Global demand growth did dip in the second and third quarters of 2014, but overall, it rose by 1 million barrels per day for the year, accelerating to 1.8 million barrels per day in 2015 as economic conditions improved and consumers bought more fuel-intensive vehicles. In the first quarter of 2016, demand grew by 1.5 million barrels per day, and it is projected to grow by 1.2-1.3 million barrels per day on average for the full year by the IEA (see Figure 2).
Figure 2: Demand Keeps Growing
Global Oil Demand (MMb/d)
(Source: International Energy Agency)
Despite concerns about the Chinese economy, Asia remains the fastest-growing region for oil demand, with growth of nearly 1.0 million barrels per day in the first quarter, and India's contribution to growth now anticipated to be roughly equivalent to China's (see Figure 3). In 2015, Asia's oil consumption grew by 1.2 million barrels per day - nearly double its level of growth in 2014.
Figure 3: India Is Joining China as a Key Growth Market for Oil
Incremental Demand for Oil
(Source: International Energy Agency and Bloomberg)
3. Supply is tightening
U.S. energy production has already fallen by about 0.8 million barrels per day from its peak in April 2015, according to the U.S. Energy Information Administration (EIA), since the summer of 2015 (through April 2016), and is expected to decline further as a result of lower prices and capital investment. The EIA forecasts U.S. production to fall from an average of 9.4 million barrels per day in 2015 to 8.6 million barrels per day in 2017. The U.S. oil rig count has dropped sharply from a peak of 1,650 in 2014 to 371 in late July 2016 (see Figure 4). Mexico is also expected to experience a 0.5 million barrel/day decline in production in 2016, which could further help offset increases from Saudi Arabia, Iran and Iraq. Overall, the IEA sees non-OPEC crude production falling by 2%, from 53.2 million barrels per day in 2015 to 52.1 million barrels per day in 2016. As Figure 5 shows, total supply declined by over 0.9 million barrels per day in May 2016 versus a year ago, as non-OPEC production fell by 1.5 million barrels per day and OPEC's rate of production growth has slowed. Additionally, the overall estimated spare capacity of OPEC has declined from a recent peak of 6 million barrels per day in 2014 to 3 million in May 2016 (as the Gulf states have expanded production), and it is expected to fall further - which indicates that there is only a small buffer to meet any potential demand surge or supply outages (see Figure 5).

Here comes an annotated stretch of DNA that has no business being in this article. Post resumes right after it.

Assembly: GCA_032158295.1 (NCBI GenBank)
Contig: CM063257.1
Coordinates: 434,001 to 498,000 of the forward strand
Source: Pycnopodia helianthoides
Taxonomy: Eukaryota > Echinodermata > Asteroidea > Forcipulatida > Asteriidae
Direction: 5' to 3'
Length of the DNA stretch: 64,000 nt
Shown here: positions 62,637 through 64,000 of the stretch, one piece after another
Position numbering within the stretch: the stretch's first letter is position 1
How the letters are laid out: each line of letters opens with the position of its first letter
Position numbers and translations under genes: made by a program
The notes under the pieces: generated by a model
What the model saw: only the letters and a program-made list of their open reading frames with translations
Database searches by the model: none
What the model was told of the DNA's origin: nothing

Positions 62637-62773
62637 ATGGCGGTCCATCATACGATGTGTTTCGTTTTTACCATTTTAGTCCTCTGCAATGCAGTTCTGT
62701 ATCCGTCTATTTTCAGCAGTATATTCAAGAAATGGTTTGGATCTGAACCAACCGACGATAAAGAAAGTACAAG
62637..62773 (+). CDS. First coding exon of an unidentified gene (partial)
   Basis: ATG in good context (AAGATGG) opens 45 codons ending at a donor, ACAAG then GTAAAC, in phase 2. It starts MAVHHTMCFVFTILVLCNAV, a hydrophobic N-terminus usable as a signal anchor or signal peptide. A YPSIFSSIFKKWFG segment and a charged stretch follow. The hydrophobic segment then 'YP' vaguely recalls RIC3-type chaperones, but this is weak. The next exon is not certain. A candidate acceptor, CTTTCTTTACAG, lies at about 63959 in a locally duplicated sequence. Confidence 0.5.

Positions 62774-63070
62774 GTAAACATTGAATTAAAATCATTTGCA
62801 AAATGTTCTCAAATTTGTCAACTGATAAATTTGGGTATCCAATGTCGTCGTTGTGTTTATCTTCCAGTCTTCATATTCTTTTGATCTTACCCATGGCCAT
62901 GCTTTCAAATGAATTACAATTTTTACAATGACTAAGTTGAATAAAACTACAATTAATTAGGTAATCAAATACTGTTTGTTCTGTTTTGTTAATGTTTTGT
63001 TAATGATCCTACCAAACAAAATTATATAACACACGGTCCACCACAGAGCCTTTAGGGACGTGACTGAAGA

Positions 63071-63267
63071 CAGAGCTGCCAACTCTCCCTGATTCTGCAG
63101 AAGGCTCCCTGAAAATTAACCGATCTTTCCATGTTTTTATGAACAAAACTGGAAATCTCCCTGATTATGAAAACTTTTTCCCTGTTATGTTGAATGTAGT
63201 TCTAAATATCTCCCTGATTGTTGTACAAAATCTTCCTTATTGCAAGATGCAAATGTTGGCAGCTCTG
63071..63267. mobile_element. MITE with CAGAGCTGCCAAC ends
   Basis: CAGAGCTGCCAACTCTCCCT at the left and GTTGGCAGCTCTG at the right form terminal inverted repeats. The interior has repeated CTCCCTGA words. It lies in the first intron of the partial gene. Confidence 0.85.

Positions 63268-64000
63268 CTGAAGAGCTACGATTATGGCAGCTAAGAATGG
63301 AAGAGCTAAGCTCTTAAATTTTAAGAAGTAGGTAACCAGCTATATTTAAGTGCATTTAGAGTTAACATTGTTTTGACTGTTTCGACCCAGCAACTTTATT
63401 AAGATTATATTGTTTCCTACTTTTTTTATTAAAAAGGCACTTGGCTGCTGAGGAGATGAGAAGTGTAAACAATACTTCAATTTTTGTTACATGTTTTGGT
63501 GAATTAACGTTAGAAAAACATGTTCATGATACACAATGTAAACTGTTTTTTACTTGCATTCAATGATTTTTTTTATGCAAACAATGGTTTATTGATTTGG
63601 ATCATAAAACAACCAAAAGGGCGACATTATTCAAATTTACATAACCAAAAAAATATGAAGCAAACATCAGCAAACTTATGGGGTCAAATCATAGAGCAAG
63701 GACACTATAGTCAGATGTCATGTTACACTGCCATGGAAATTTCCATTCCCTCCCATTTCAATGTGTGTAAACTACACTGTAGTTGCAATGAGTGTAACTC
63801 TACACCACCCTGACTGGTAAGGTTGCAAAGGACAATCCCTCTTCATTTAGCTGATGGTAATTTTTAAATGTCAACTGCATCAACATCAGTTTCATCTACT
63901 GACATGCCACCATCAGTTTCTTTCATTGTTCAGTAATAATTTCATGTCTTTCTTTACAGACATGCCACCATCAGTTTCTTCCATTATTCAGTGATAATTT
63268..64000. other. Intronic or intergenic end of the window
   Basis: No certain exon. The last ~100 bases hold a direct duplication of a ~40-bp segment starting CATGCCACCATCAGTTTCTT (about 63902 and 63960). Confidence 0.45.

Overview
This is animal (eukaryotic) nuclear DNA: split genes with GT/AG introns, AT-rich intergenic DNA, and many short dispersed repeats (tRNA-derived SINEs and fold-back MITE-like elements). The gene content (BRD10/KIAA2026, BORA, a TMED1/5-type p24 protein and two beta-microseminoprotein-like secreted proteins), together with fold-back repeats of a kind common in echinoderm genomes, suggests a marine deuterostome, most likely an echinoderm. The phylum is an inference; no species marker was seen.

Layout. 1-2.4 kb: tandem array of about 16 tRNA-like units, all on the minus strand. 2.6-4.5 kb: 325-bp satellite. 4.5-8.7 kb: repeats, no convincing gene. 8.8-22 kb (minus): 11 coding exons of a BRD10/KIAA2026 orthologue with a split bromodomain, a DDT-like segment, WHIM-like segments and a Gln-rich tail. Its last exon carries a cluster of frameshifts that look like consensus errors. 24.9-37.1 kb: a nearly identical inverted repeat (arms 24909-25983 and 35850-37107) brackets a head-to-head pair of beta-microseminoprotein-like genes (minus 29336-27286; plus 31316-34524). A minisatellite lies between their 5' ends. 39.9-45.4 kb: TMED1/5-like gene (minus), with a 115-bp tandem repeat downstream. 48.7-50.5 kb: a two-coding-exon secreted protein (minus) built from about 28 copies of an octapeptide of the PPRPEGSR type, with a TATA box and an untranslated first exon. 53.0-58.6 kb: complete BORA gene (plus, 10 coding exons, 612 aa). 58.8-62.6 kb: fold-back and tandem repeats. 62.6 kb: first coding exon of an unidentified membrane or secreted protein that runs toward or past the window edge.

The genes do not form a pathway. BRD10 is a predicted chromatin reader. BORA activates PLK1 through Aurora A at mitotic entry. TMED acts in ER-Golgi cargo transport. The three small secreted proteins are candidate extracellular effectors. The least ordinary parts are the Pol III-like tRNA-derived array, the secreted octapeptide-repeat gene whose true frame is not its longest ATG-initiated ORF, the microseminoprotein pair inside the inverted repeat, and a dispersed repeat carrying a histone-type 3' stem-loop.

Figure 4: The U.S. Rig Count Points to North American Production Decline
U.S. Oil Rigs
(Source: Bloomberg. Bakeoil Index (Baker Hughes U.S. crude oil rotary rig count). Data through July 22, 2016.)
Figure 5: The Supply Picture Is Tightening
Change in Total Supply of Oil
(YoY Change, MMb/d)
Annual Oil Production Deferral (MMb/d)
(Source: International Energy Agency and Schlumberger)
4. Capex has fallen sharply, and incentive prices (not cash costs) may matter most
It is difficult to obtain a precise aggregate level of capital spending by the global oil & gas industry. However, we can estimate the exploration and production spending by the industry based on survey data (although the estimates vary based on the sample methodology employed). Evercore ISI and Schlumberger, which have tracked capital budgets at exploration and production (E&P) companies over many years, observe that E&P spending has been cut by over 40% since its peak in 2014, resulting in an approximate $275 billion reduction in spending (see Figure 6). Wood Mackenzie, a research firm, believes that the total extent of oil & gas projects canceled or deferred since 2014 is even greater, at about $400 billion. While these estimates vary, they all point to a decline that is larger than any since the 1970s. This decline will reduce production growth in 2017-2020. Schlumberger estimates that 2020 production will probably be 3 million barrels per day lower than it would have been otherwise (see Figure 5).